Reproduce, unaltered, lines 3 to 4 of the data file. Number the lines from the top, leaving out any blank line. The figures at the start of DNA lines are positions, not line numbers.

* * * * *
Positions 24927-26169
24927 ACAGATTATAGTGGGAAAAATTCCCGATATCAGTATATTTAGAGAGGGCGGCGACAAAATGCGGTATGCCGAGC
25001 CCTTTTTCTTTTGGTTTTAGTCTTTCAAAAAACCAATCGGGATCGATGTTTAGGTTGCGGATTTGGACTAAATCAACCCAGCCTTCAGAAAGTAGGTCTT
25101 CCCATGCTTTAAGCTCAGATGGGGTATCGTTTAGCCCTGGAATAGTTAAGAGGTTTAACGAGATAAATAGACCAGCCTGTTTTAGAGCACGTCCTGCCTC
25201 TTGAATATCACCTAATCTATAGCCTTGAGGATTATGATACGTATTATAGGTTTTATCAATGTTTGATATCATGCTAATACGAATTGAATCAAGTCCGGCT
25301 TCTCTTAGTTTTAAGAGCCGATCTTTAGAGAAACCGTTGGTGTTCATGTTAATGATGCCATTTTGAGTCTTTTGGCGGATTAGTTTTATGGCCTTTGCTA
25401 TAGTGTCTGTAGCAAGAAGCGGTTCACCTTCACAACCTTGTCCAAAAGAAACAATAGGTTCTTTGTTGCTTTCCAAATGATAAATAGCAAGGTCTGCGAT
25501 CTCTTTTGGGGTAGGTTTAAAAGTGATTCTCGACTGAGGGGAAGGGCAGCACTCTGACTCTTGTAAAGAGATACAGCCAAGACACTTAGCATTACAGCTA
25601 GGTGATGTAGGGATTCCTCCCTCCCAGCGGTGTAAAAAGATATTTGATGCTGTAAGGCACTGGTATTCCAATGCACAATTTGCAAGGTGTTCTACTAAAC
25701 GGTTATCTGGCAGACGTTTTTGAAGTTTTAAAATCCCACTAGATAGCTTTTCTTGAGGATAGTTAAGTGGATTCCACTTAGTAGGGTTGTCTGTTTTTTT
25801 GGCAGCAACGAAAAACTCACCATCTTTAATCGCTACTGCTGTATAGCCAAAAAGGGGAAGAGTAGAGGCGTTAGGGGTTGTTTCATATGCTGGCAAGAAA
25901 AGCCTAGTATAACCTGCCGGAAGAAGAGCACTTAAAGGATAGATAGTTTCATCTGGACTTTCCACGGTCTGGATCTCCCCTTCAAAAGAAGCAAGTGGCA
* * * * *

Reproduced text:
25001 CCTTTTTCTTTTGGTTTTAGTCTTTCAAAAAACCAATCGGGATCGATGTTTAGGTTGCGGATTTGGACTAAATCAACCCAGCCTTCAGAAAGTAGGTCTT
25101 CCCATGCTTTAAGCTCAGATGGGGTATCGTTTAGCCCTGGAATAGTTAAGAGGTTTAACGAGATAAATAGACCAGCCTGTTTTAGAGCACGTCCTGCCTC